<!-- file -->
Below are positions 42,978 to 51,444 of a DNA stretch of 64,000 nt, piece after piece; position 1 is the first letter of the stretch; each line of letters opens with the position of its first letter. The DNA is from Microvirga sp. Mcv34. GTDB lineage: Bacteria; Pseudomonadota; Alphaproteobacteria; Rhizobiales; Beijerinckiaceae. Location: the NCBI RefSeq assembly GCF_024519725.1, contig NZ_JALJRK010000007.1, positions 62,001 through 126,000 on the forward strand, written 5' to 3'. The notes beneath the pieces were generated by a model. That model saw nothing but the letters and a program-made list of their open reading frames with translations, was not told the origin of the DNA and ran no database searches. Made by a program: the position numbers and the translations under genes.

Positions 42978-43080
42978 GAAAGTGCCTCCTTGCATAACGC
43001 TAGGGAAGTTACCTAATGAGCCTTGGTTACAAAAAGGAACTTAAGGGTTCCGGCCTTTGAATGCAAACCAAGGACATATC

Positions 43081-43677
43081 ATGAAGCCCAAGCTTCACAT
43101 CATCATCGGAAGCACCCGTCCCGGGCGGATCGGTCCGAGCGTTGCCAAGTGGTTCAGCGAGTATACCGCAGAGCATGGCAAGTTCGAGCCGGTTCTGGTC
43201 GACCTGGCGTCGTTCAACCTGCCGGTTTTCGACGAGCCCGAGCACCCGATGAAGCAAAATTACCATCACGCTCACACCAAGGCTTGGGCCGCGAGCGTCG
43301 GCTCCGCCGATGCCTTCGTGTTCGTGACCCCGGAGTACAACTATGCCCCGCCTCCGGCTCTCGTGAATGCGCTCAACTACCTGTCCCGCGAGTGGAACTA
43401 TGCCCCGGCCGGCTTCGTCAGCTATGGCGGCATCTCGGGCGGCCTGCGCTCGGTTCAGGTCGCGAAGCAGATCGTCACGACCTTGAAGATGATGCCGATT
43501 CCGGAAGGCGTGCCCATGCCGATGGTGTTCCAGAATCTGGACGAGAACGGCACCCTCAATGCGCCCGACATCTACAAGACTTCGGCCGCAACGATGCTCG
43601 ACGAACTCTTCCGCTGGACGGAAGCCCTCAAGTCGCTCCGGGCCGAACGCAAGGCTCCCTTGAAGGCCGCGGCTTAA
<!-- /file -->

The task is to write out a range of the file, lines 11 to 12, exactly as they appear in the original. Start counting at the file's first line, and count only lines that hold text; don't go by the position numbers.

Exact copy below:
43501 CCGGAAGGCGTGCCCATGCCGATGGTGTTCCAGAATCTGGACGAGAACGGCACCCTCAATGCGCCCGACATCTACAAGACTTCGGCCGCAACGATGCTCG
43601 ACGAACTCTTCCGCTGGACGGAAGCCCTCAAGTCGCTCCGGGCCGAACGCAAGGCTCCCTTGAAGGCCGCGGCTTAA